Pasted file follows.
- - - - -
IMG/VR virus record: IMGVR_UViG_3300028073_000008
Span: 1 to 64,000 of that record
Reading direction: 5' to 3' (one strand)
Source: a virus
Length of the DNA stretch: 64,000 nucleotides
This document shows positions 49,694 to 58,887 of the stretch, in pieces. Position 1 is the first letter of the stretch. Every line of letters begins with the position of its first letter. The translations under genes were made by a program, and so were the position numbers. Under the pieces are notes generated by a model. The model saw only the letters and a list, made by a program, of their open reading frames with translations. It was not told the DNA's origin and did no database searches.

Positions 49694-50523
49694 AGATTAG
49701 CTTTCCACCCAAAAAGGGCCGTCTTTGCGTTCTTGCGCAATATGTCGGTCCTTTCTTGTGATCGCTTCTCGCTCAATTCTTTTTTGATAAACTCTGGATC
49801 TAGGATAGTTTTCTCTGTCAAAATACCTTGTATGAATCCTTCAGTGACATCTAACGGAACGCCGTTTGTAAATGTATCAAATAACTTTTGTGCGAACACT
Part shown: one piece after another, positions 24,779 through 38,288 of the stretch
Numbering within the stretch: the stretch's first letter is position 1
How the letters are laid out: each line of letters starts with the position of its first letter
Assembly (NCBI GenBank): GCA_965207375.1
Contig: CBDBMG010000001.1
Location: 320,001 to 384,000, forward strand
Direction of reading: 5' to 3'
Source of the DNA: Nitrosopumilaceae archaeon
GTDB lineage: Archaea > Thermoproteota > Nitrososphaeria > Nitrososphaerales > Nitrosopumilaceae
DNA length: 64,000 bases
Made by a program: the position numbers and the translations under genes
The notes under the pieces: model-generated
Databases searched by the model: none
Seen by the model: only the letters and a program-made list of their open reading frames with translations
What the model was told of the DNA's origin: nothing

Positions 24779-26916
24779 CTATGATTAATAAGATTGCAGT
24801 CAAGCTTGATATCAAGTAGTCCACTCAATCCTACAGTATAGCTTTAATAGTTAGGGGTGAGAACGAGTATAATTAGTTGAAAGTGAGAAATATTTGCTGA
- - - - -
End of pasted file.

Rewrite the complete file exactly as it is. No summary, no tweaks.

IMG/VR virus record: IMGVR_UViG_3300028073_000008
Span: 1 to 64,000 of that record
Reading direction: 5' to 3' (one strand)
Source: a virus
Length of the DNA stretch: 64,000 nucleotides
This document shows positions 49,694 to 58,887 of the stretch, in pieces. Position 1 is the first letter of the stretch. Every line of letters begins with the position of its first letter. The translations under genes were made by a program, and so were the position numbers. Under the pieces are notes generated by a model. The model saw only the letters and a list, made by a program, of their open reading frames with translations. It was not told the DNA's origin and did no database searches.

Positions 49694-50523
49694 AGATTAG
49701 CTTTCCACCCAAAAAGGGCCGTCTTTGCGTTCTTGCGCAATATGTCGGTCCTTTCTTGTGATCGCTTCTCGCTCAATTCTTTTTTGATAAACTCTGGATC
49801 TAGGATAGTTTTCTCTGTCAAAATACCTTGTATGAATCCTTCAGTGACATCTAACGGAACGCCGTTTGTAAATGTATCAAATAACTTTTGTGCGAACACT
Part shown: one piece after another, positions 24,779 through 38,288 of the stretch
Numbering within the stretch: the stretch's first letter is position 1
How the letters are laid out: each line of letters starts with the position of its first letter
Assembly (NCBI GenBank): GCA_965207375.1
Contig: CBDBMG010000001.1
Location: 320,001 to 384,000, forward strand
Direction of reading: 5' to 3'
Source of the DNA: Nitrosopumilaceae archaeon
GTDB lineage: Archaea > Thermoproteota > Nitrososphaeria > Nitrososphaerales > Nitrosopumilaceae
DNA length: 64,000 bases
Made by a program: the position numbers and the translations under genes
The notes under the pieces: model-generated
Databases searched by the model: none
Seen by the model: only the letters and a program-made list of their open reading frames with translations
What the model was told of the DNA's origin: nothing

Positions 24779-26916
24779 CTATGATTAATAAGATTGCAGT
24801 CAAGCTTGATATCAAGTAGTCCACTCAATCCTACAGTATAGCTTTAATAGTTAGGGGTGAGAACGAGTATAATTAGTTGAAAGTGAGAAATATTTGCTGA